The reversed order of Avram's leaving reveals to us the true nature of his odyssey. In a physical sense one first leaves his fathers house, then his birthplace and finally his land. However, Avram needed to journey away from the idolatrous influences that had been surrounding him. One can first shake off the society and influences of his land. It isn't such an intrinsic part of a person's makeup. The next, more difficult step is to remove the influences of one's birthplace. This has a much greater effect on the person and affects his views and who he is to a much stronger degree. Only after these first two steps have been taken can a person take the final step. Leave your parents home. That which had nurtured him, that which he had been soaking in from the moment he was born, those influences which had shaped and molded him, from them Avram had to depart.

Avram understood that this odyssey was meant to change and uplift him. As the Ramban states, Avram knew that Eretz Canaan was the Holy land. That was the place which afforded the spiritual environment where he could fully realize this uplifting process. Once he understood what he had to leave, it became very clear to him, without Hashem needing to specify, that the place to go to was Eretz Yisroel.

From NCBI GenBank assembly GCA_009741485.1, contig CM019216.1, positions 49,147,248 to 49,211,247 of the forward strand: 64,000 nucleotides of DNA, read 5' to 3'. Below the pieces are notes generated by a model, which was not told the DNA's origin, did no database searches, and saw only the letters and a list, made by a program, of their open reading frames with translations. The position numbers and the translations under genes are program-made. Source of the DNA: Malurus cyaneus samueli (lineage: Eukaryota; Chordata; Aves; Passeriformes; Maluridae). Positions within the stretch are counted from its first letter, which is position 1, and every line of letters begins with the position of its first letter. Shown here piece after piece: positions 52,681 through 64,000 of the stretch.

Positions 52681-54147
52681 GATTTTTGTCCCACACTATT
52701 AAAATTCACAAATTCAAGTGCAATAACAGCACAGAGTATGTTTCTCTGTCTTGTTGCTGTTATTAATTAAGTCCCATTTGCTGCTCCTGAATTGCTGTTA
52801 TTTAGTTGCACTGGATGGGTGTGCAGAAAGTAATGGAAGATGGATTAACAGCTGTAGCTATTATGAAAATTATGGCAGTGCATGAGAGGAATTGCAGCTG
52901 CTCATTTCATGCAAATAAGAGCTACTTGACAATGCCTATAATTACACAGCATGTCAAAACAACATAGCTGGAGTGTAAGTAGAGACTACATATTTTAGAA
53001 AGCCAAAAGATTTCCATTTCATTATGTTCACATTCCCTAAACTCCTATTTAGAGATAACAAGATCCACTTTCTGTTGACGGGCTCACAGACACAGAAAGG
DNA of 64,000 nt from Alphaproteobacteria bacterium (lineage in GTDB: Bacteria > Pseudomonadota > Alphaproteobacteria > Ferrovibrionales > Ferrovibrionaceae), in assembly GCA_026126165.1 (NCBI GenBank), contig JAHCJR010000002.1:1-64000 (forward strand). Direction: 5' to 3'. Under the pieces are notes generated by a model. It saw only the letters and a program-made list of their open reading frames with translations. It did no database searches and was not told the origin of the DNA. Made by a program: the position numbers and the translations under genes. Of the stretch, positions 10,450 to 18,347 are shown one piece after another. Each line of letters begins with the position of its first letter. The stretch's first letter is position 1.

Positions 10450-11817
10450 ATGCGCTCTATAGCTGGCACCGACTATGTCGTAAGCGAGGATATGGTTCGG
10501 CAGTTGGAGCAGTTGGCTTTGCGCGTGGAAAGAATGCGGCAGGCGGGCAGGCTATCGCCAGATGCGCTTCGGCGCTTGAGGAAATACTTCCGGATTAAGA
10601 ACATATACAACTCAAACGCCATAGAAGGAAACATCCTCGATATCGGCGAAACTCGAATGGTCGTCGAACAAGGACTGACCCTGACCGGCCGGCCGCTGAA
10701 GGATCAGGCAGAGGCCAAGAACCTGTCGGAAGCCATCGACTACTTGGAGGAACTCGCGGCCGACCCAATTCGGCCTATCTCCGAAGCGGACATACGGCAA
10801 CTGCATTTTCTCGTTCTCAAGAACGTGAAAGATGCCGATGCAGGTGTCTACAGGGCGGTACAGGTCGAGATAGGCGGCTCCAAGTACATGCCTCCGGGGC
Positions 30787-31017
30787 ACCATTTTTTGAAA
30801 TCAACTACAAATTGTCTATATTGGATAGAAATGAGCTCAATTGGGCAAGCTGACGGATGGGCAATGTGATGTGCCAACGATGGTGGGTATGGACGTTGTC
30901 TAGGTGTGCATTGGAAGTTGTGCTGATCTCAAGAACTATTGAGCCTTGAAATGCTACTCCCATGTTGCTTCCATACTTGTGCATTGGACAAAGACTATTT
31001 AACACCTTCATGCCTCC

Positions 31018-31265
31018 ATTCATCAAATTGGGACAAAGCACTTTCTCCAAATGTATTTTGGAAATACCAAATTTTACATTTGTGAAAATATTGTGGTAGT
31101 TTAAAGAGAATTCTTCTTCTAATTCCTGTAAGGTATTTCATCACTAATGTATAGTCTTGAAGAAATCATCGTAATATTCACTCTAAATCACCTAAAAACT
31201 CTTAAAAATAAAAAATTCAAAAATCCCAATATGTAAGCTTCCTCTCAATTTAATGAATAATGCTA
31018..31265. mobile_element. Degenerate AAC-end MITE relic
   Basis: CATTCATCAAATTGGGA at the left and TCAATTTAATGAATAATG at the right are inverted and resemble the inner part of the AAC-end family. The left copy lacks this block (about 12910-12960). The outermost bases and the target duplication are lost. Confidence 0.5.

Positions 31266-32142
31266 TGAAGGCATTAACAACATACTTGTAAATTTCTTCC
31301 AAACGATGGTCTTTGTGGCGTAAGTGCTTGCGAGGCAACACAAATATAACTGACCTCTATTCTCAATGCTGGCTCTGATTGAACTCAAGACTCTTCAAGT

Shake off the erroneous beliefs that have surrounded you. Leave all of those corrupt influences. Realize who you are and who you can potentially become. As the Ohr Gedalyahu explains: "Lech l'cha" - go to you! Discover yourself! Plumb the depths of your very essence, appreciate all that is there and recognize the responsibility that accompanies those capabilities.

The story is told of a poor Jew, Reb Izaak from Krakow, who kept having a recurring dream. In his dream he saw a treasure buried beneath the bridge near the king's palace in Prague. Unable to ignore the dream he decided to make the trip and see if this treasure was really there. He travelled to Prague and saw the exact spot where he had dreamed that the treasure was. However, the bridge was heavily guarded by soldiers and he had no opportunity to dig for this treasure. After a few days of wandering around the area and realizing the hopelessness of the situation he decided that he'd have to return home without ever knowing if his dream was true or not. Just then, he was approached by a soldier who demanded to know why he kept wandering near the bridge. He bashfully told him that he had dreamt that there was a treasure buried beneath the bridge. The soldier let out a roar of a laugh, exclaiming that he too had a dream that a treasure was buried beneath the oven of a Jew named Izaak from Krakow, but he certainly wasn't foolish enough to travel there to try to find it. Upon hearing that, Reb Izaak rushed home and dug up the treasure from beneath his oven.